Econstudentlog

Quotes

i. “Civilizations die from suicide, not by murder.” (Arnold Toynbee)

ii. Hobbes: “Whatcha doin’?”
Calvin: “Getting rich!”
Hobbes: “Really?”
Calvin: “Yep. I’m writing a self-help book! There’s a huge market for this stuff.”
Calvin: “First you convince people there’s something wrong with them. That’s easy because advertising has already conditioned people to feel insecure about their weight, looks, social status, sex appeal, and so on.”
Calvin: “Next, you convince them that the problem is not their fault and that they’re victims of larger forces. That’s easy, because it’s what people believe anyway. Nobody wants to be responsible for his own situation.”
Calvin: “Finally, you convince them that with your expert advice and encouragement, they can conquer their problem and be happy.”
Hobbes: “Ingenious. What problem will you help people solve?”
Calvin: “Their addiction to self-help books!”
Calvin: “My book is called, “Shut up and stop whining: How to do something with your life besides think about yourself.””
Hobbes: “You should probably wait for the advance before you buy anything.”
Calvin: “The trouble is… If my program works, I won’t be able to write a sequel.” (Calvin and Hobbes)

iii. “No one finds fault with defects which are the result of nature.” (Aristotle)

iv. “humans are a status-based social animal and higher-status individuals are given more deference when it comes to following social rules than lower-status individuals. People behave accordingly. When their status permits them to get away with things, they tend to take advantage of it, and the kicker is that they don’t even notice they’re doing it — brain imaging studies have shown THEY DON’T EVEN FEEL BAD ABOUT IT. Their status apparently subconsciously suppresses the guilt/shame response. But it’s wrong to see this as a stable personality trait. People have varying levels of status depending on the domain, and you can expect them to behave according to the level of status they feel they’re operating with.” (Slocum, here)

v. “Use thy youth so that thou mayest have comfort to remember it when it hath forsaken thee, and not sigh and grieve at the account thereof. Use it as the spring-time which soon departeth, and wherein thou oughtest to plant and sow all provisions for a long and happy life.” (Walter Raleigh)

vi. “The reason that educated religious people stay religious, I suspect, is that when they doubt, they are subconsciously very careful to attack their own beliefs only at the strongest points — places where they know they can defend. Moreover, places where rehearsing the standard defense will feel strengthening. […] More than anything, the grip of religion is sustained by people just-not-thinking-about the real weak points of their religion. I don’t think this is a matter of training, but a matter of instinct. People don’t think about the real weak points of their beliefs for the same reason they don’t touch an oven’s red-hot burners; it’s painful.” (Eliezer Yudkowsky. The same dynamics are at work when it comes to politics.)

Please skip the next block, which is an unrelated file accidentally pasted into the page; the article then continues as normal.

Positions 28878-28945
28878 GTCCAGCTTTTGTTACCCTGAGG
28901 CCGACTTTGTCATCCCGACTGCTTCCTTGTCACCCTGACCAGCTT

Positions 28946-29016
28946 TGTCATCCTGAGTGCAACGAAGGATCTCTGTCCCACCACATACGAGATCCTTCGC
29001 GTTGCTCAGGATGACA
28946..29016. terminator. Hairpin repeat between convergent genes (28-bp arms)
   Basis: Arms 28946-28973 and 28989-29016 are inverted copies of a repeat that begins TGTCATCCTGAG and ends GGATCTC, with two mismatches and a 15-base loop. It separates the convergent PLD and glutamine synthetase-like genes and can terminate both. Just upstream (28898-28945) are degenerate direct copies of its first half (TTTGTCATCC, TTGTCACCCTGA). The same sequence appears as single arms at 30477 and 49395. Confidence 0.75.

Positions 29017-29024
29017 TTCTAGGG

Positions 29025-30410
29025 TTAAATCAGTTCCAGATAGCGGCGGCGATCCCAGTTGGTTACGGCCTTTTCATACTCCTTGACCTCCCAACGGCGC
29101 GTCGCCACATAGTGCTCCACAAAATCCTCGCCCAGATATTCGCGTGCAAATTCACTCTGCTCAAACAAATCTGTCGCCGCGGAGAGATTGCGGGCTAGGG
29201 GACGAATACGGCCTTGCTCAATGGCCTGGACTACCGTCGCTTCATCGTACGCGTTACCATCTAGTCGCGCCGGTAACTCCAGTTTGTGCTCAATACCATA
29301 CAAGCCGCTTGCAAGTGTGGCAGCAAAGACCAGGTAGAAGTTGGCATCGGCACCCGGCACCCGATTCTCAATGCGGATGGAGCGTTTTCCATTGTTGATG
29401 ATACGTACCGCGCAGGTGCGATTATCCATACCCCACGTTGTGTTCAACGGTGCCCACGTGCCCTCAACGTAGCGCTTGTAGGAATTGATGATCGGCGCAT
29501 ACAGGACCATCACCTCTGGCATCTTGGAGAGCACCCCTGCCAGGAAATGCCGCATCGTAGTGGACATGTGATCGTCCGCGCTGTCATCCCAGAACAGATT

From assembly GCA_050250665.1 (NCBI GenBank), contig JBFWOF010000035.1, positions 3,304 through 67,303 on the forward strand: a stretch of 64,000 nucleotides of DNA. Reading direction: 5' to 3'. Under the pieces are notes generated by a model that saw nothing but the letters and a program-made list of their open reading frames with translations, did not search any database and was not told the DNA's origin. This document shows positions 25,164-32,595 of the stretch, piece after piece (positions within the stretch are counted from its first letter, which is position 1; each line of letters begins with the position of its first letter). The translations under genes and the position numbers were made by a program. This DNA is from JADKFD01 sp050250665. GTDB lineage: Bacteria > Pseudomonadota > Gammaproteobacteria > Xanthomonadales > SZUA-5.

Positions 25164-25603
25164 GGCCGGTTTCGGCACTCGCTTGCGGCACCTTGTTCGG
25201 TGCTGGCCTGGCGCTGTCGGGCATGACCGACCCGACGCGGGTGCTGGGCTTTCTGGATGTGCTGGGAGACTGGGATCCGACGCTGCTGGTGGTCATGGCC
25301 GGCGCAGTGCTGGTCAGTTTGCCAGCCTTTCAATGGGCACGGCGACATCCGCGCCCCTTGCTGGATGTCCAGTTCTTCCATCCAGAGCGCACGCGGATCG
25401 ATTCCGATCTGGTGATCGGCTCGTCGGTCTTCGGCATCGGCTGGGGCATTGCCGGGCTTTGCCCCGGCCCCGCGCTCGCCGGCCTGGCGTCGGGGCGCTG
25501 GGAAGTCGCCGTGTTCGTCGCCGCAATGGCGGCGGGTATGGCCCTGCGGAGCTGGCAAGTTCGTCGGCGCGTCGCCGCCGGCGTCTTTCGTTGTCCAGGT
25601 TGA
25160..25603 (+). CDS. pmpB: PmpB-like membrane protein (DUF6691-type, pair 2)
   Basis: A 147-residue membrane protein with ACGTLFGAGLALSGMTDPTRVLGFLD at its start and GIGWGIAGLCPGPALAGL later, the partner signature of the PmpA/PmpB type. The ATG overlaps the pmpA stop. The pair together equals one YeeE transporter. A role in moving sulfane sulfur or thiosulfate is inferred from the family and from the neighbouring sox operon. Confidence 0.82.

vii. “the archaeological record associated with each lineage [Homo erectus, H. neanderthalensis and H. sapiens] nowhere reveals a striking behavioral advance that might reflect abrupt brain enlargement. Instead, even between 500,000 and 250,000 years ago, when average brain size was everywhere within the modern range, humans in both Africa and Eurasia remained extraordinarily primitive in their behaviour. They produced a relatively small range of stone artifact types, their artifact assemblages varied remarkably little over long time spans and vast areas, they rarely, if ever, produced formal (standardized) artifacts from bone, ivory, antler, or similar organic materials, they left little or no evidence for art, and they failed to build structures that would leave an unambiguous archaeological trace. In all these respects, the people differed little from their immediate successors between 250,000 and 50,000 years ago […] Archaeologists agree that the pattern changed sharply after 50,000 years ago, when formal bone artifacts, art, housing remnants, and other items associated with historic hunter-gatherers appeared widely for the first time. It is thus only after 50,000 years ago that fully modern behaviour became firmly established.”

(The Human Past, p. 122. I find it fascinating to think about that behaviour lagged brain size, so to speak, for tens, if not hundreds, of thousands of years. Ancient humans were basically geniuses (just like modern humans are geniuses, compared to other species) walking around behaving like morons who had no clue how smart they were. I wonder how many times throughout the history of the Earth that species not too different from our own have evolved which never even knew how big a potential they had before they went extinct? It’s worth remembering that biology isn’t everything.)

March 1, 2012 - Posted by | anthropology, archaeology, quotes

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